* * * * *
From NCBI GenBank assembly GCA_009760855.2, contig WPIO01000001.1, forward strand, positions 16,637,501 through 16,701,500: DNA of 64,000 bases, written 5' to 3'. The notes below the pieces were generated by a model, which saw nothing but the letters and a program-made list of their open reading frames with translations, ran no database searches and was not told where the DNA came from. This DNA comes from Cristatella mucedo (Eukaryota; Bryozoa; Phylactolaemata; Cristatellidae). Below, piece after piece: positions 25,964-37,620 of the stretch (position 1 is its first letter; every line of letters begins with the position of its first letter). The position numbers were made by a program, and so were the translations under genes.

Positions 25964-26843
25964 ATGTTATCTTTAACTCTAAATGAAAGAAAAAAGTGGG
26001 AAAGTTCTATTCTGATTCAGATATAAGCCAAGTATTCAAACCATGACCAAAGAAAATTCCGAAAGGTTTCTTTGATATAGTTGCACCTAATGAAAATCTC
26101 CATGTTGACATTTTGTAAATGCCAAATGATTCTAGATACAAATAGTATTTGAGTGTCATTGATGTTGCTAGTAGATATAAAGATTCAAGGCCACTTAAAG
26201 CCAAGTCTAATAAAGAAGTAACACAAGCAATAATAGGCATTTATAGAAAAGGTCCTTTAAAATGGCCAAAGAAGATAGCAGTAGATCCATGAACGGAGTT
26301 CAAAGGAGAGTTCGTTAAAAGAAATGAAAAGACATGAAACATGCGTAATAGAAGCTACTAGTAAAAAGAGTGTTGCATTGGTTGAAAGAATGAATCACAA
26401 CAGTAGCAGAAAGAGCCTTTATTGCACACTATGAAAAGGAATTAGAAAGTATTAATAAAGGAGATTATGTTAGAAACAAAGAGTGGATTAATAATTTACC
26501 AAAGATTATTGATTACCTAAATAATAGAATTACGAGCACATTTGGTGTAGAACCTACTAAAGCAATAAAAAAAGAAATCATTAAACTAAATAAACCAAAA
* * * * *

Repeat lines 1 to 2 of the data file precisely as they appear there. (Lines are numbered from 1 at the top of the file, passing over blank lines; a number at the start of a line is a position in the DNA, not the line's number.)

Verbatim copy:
From NCBI GenBank assembly GCA_009760855.2, contig WPIO01000001.1, forward strand, positions 16,637,501 through 16,701,500: DNA of 64,000 bases, written 5' to 3'. The notes below the pieces were generated by a model, which saw nothing but the letters and a program-made list of their open reading frames with translations, ran no database searches and was not told where the DNA came from. This DNA comes from Cristatella mucedo (Eukaryota; Bryozoa; Phylactolaemata; Cristatellidae). Below, piece after piece: positions 25,964-37,620 of the stretch (position 1 is its first letter; every line of letters begins with the position of its first letter). The position numbers were made by a program, and so were the translations under genes.

Positions 25964-26843